An investigation of four states’ records on drilling-related complaints has revealed that pollution was confirmed in many of the cases, although the way states report the issues varies greatly. The Associated Press (AP) examined hundreds of complaints about well water contamination due to oil and gas drilling in a “review that casts doubt on industry suggestions that such problems rarely happen.”

The oil and gas industry refuses to admit that oil and gas drilling processes cause problems including the pollution of water tables, despite documented evidence to the contrary. An AP investigation of drilling-related complaints in four states, however, found that hundreds of complaints are received each year.

The AP looked at records for four states: Pennsylvania, Ohio West Virginia, and Texas and found that the way states chose to handle and report complaints could impact public perception of the problem. According to the report, “the lack of detail in some state reports could help fuel public confusion and mistrust.”

In 2013, Pennsylvania received 398 complaints of pollution of private water wells due to oil and gas drilling. More than 100 cases of pollution have been confirmed over the past few years. According to the AP, the Pennsylvania Department of Environmental Protection “aggressively fought” efforts by new agencies to obtain information related to pollution complaints.

Texas had the most complete data of any of the four states. On a list of 2,000 complaints, 62 alleged possible well water contamination from oil and gas drilling, but a Texas Railroad Commission spokeswoman told the AP that Texas regulators have not confirmed a single case of drilling-related water contamination during the past 10 years.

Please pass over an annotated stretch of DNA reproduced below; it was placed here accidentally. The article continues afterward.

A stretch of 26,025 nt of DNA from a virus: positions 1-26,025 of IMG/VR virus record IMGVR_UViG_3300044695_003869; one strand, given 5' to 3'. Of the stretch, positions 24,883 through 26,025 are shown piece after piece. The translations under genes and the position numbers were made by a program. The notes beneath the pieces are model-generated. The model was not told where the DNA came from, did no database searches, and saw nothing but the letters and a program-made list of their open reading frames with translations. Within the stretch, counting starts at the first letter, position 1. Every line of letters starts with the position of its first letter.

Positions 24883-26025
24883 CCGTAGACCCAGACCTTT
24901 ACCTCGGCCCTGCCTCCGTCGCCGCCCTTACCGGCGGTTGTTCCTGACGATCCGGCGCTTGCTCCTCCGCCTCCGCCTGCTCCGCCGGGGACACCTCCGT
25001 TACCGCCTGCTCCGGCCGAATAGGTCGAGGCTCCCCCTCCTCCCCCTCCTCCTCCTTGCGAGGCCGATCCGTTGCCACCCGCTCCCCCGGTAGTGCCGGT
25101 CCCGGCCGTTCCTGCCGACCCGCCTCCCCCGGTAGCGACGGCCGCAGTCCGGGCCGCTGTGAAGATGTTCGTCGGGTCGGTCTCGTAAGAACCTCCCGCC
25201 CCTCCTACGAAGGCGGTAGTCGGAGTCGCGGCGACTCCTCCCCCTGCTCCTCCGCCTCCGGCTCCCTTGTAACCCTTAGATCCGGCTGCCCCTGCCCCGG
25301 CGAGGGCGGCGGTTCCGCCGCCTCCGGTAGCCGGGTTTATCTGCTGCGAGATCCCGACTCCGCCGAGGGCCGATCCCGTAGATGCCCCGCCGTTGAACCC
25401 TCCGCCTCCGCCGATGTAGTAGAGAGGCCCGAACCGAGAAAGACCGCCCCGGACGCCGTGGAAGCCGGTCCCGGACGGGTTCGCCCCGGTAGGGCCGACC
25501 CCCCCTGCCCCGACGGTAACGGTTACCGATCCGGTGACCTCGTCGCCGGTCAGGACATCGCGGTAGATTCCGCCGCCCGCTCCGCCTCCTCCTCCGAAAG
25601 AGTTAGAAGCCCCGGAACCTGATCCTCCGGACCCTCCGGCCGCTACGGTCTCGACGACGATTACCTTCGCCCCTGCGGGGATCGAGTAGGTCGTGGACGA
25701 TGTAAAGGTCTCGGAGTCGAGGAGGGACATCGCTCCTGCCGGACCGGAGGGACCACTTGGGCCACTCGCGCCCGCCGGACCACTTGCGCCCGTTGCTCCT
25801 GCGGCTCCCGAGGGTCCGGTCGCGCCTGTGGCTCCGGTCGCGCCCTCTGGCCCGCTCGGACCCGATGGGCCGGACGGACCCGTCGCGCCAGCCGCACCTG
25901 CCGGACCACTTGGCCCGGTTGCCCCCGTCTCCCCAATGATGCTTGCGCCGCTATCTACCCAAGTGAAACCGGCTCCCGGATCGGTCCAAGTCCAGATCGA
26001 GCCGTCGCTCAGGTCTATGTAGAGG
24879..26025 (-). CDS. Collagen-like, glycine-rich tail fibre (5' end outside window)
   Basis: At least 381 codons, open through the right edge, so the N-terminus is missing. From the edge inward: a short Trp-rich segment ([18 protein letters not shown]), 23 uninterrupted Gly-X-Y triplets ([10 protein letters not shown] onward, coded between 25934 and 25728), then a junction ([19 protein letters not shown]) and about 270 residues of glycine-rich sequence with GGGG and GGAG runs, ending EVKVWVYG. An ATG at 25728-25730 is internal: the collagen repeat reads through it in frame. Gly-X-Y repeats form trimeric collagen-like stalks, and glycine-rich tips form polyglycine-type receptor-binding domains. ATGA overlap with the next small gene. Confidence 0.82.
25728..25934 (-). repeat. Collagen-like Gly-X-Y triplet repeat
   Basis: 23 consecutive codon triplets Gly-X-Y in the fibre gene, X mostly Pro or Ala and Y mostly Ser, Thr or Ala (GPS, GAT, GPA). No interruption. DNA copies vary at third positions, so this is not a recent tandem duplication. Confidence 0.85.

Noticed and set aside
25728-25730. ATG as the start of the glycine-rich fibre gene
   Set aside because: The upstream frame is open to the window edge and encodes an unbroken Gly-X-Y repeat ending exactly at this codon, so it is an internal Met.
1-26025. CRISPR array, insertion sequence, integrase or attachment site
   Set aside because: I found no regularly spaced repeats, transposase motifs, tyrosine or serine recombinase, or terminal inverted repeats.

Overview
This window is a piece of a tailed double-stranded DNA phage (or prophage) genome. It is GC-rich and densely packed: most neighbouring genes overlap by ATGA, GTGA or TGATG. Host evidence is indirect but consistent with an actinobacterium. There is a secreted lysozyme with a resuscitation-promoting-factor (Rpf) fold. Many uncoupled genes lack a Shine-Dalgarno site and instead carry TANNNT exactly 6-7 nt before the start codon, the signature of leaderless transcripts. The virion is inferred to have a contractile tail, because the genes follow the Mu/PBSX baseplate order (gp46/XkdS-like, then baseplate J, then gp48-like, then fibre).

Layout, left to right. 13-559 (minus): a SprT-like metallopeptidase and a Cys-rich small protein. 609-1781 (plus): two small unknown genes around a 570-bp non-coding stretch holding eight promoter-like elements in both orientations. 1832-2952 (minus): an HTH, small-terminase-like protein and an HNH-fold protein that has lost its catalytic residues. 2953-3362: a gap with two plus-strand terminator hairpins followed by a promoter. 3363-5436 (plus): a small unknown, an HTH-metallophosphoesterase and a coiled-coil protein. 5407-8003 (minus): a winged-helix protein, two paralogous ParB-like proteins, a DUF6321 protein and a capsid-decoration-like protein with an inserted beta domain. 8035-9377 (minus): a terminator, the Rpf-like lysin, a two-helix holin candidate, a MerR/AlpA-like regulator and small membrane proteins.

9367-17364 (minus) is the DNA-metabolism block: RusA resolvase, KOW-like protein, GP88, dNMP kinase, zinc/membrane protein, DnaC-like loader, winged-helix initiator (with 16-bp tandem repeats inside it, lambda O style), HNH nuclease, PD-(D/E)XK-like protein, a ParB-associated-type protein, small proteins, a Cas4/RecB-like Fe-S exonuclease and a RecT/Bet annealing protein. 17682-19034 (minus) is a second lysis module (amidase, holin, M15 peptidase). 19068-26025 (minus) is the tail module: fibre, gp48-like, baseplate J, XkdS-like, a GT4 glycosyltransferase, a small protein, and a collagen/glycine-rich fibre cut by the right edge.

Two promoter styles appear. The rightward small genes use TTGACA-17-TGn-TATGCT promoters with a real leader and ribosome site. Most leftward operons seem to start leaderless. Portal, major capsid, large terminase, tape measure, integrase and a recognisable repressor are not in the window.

While Pennsylvania, one of the most heavily-fracked states in the US, provided very little information to the AP, Texas provided an extensive spreadsheet of all oil and gas-related complaints from the past two years.

The raw number of complaints provided by the state of Pennsylvania “Doesn’t tell you anything,” said Rob Jackson, a Duke University scientist who has studied drilling-related contamination. “Right or wrong, many people in the public feel like DEP is stonewalling some of these investigations.”

Scott Anderson, an oil and gas drilling expert with the Environmental Defense Fund in Texas, believes that if the industry and regulatory agencies have nothing to hide, “they should be willing to let the facts speak for themselves,” and said that a lack of transparency fuels public mistrust.

Although public awareness of the dangers associated with fracking is increasing, many still deny that the process is dangerous. Yet, in states across the country, residents have reported contamination of their land and water due to proximity to drilling operations. Many times, despite coming forward with their claims of contamination, individuals are forced to settle with drilling companies in order to pay for fresh water supplies or relocation.

Alisha is a writer and researcher with Ring of Fire. You can follow her on Twitter @childoftheearth.